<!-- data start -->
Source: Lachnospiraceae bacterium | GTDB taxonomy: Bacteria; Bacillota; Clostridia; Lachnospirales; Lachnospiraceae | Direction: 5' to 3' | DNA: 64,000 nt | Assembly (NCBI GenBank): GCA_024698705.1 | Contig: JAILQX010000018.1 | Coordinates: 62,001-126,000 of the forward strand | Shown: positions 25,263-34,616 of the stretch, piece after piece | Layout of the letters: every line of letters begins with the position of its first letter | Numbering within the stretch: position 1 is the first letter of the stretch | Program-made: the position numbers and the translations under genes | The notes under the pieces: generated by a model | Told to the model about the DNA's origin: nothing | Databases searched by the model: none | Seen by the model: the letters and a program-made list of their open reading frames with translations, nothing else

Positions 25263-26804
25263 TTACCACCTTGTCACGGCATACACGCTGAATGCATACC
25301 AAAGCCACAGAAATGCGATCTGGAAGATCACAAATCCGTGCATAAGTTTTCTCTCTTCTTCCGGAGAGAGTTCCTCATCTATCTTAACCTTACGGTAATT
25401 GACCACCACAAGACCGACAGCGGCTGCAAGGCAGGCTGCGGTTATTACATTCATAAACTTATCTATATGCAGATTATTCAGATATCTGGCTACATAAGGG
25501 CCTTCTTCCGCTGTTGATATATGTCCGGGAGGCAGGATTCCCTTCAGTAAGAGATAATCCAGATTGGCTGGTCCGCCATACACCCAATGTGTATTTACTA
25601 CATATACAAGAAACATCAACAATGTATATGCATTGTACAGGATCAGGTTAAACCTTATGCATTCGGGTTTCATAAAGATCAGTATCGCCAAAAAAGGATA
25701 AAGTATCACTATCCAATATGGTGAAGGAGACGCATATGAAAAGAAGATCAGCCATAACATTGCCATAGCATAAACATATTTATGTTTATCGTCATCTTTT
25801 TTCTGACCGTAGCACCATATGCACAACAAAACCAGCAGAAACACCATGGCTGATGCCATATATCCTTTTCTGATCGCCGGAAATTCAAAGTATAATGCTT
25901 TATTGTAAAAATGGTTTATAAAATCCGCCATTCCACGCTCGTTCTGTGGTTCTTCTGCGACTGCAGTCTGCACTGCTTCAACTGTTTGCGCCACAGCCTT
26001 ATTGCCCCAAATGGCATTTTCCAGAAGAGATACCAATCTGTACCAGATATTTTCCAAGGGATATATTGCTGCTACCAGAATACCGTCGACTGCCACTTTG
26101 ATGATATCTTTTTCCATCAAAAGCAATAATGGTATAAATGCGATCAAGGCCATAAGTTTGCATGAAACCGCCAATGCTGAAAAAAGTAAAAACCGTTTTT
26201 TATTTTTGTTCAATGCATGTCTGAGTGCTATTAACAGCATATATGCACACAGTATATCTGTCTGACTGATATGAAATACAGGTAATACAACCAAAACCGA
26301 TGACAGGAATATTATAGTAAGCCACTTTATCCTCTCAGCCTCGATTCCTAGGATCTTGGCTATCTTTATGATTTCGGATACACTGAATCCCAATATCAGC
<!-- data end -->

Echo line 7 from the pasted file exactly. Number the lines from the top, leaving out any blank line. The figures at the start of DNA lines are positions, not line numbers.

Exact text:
25601 CATATACAAGAAACATCAACAATGTATATGCATTGTACAGGATCAGGTTAAACCTTATGCATTCGGGTTTCATAAAGATCAGTATCGCCAAAAAAGGATA